12,000 die from ‘work cancers’


THE country’s health watchdog has been branded “feeble” in failing to prevent nearly 12,000 deaths caused by work related cancers.

A Health and Safety Executive board meeting report last week revealed that cancers were to blame for 8,000 to 12,000 deaths per year due to occupational illness.

But according to an occupational health expert more needs to be done to stop people being exposed to dangerous work environments.


Breast cancer is even regarded as an occupational cancer in those who work prolonged night shifts


Nearly 14,000 new cases of workplace cancers are registered every year realrted to exposure from toxic chemicals and pollution.

The biggest killer according to the HSE is asbestos which is accountable for 4,000 deaths per year.

There are around 1.8million tradesmen who are at risk of contracting mesothelioma  which causes cancers of the lung, larynx and stomach from asbestos exposure.

Almost 800 deaths per year are caused by breathing in silica dust – stonemasons, quarriers and foundry workers are especially a risk from this.

More than 600 deaths in drivers, miners and construction workers are linked to inhaling exhaust emissions from diesel engines.

There is even evidence that suggests that prolonged night-shift work is responsible for 500 people dying from breast cancer every year.

Other occupational hazards that induce cancer are paints, welding, toxic chemicals used in dry cleaning and the radioactive gas radon.

There were reports earlier in the week that a significant level of radon gas was found in four schools in Orkney.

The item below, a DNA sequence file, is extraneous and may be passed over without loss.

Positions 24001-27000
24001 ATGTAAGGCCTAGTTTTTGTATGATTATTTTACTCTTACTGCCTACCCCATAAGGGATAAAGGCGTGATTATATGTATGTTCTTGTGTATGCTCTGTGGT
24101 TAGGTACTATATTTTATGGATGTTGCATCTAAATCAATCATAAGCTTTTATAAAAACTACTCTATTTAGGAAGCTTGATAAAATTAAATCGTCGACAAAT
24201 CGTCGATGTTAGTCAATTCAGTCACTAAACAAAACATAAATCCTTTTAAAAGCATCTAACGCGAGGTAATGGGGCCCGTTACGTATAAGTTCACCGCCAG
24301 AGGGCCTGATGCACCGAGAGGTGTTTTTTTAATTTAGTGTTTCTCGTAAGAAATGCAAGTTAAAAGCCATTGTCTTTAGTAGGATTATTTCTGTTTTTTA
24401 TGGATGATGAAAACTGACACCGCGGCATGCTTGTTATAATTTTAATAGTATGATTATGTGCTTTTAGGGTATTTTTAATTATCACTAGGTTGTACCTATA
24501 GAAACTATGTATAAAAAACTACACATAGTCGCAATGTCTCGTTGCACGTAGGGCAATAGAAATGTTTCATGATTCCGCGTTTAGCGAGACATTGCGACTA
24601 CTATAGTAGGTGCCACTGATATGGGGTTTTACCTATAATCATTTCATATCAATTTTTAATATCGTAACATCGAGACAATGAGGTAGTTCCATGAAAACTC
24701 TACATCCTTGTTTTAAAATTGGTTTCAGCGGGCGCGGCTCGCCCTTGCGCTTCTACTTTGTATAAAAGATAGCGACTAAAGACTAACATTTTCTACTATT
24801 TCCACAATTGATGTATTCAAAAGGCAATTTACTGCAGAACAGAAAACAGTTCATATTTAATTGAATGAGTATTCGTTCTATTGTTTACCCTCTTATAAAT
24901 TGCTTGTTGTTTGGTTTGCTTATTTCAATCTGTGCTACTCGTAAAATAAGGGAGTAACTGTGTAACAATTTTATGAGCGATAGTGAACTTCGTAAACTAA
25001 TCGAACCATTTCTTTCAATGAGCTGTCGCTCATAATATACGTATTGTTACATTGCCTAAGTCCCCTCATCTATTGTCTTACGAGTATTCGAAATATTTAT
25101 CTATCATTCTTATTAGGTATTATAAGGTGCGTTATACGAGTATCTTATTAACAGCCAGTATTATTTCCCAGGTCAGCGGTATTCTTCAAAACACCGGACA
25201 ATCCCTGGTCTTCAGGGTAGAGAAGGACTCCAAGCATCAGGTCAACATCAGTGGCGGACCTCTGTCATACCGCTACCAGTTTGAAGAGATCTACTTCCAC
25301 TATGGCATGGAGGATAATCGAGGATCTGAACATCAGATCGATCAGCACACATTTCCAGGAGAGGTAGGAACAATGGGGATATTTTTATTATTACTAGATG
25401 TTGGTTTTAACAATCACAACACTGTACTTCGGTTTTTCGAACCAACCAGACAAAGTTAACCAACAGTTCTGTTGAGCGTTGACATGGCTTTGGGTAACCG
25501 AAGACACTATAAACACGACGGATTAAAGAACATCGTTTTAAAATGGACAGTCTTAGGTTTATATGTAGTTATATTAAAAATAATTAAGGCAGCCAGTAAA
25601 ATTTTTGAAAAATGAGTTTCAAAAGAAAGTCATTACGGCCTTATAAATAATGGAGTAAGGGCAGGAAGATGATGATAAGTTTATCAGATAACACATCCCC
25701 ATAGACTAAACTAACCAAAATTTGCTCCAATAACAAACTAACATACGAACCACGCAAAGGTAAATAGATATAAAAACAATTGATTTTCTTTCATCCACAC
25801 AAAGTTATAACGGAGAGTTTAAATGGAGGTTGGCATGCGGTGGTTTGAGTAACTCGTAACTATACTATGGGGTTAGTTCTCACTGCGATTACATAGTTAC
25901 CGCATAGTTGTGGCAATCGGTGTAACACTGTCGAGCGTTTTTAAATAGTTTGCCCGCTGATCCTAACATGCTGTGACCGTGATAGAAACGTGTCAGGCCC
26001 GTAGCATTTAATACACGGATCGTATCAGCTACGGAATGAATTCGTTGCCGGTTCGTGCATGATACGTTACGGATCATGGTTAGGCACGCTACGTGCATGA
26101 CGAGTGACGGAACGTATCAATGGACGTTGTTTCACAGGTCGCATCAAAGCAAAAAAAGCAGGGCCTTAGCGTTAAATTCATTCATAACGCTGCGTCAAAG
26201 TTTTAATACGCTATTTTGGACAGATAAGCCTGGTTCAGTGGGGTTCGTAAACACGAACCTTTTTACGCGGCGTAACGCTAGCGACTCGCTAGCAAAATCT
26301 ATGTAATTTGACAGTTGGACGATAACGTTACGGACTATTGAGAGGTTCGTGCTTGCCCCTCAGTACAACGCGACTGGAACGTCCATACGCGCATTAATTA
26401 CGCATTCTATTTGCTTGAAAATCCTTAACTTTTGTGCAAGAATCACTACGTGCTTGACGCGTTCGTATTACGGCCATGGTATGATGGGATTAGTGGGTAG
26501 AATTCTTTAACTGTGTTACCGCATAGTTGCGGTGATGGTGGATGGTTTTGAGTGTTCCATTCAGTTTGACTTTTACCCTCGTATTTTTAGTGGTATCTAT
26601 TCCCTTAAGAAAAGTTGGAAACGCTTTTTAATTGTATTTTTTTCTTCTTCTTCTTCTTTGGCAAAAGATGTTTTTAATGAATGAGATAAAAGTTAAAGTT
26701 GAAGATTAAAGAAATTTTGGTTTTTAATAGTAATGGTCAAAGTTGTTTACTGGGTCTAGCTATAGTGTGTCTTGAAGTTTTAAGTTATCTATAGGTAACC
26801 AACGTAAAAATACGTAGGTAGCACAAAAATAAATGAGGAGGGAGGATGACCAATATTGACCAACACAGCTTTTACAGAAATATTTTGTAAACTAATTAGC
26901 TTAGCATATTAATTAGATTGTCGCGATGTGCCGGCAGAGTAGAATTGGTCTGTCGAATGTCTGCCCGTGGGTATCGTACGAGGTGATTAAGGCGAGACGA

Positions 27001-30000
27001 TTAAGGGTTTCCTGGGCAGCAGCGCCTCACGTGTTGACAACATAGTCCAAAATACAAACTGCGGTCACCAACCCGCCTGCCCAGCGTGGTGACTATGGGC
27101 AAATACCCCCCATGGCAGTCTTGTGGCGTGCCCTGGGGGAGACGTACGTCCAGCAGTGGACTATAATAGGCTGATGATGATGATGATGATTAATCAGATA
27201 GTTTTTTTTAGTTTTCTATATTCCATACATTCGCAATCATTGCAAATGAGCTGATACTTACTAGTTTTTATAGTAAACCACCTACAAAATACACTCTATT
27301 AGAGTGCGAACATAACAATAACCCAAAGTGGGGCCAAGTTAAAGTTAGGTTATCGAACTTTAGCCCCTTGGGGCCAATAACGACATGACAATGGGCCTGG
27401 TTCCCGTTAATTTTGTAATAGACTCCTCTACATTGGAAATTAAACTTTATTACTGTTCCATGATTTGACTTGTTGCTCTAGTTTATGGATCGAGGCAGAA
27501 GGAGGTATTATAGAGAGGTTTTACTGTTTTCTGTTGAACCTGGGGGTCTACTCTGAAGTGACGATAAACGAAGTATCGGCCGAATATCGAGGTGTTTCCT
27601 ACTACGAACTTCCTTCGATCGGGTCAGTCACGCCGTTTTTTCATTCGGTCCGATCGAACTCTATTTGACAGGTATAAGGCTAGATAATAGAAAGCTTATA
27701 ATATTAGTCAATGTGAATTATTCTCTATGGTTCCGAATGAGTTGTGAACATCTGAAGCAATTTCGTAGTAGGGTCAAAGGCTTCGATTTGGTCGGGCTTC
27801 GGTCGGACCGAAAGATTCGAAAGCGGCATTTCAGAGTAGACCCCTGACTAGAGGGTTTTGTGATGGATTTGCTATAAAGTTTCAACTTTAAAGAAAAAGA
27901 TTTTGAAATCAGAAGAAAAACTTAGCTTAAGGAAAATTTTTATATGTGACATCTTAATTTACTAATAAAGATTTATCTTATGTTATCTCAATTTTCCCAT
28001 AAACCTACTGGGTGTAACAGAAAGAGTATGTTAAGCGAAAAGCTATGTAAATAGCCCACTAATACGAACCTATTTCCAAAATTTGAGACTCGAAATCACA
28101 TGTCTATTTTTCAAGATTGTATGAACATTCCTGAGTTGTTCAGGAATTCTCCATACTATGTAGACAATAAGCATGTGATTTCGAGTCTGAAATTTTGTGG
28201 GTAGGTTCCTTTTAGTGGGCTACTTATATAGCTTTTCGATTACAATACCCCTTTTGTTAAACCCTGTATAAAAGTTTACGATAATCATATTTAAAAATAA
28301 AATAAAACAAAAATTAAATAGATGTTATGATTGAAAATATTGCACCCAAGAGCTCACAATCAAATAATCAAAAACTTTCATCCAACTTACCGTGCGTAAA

The HSE only recently ended its “hidden killer” campaign for highlighting the dangers of asbestos.

But Professor Andrew Watterson fromStirlingUniversity’s occupational and environmental health research group is angry at the HSE’s apparent lack of effectiveness.

He said: “The HSE occupational cancer prevention strategy is stalled an its actions are feeble.

“The consequences for many employees may literally be lethal and the economic costs for businesses and the NHS considerable.



Prof Watterson claimed that health bosses are guilty of failing to take action since the 1980s.

He also claimed that inspectors of power plants are being pulled from checking on cancer-causing chemicals

He added: “It appears to lack expertise and staff to address this subject, partly due to the rundown of its occupational medicine staff and the massive Westminster cuts that it has received.

“Instead it is frittering time away on relatively sterile debates about attributable fractions and drawing on partnerships and pledges that don’t work.”

A HSE spokeswoman said: “HSE takes an evidence-based approach to occupational cancer, focusing in particular on identifying those activities and industry sectors that present the greatest risks and working with stakeholders to identify effective and sustainable solutions.

“The board agreed that HSE should continue to engage industry partners and with others who may be better placed to deliver successful interventions in this difficult area.”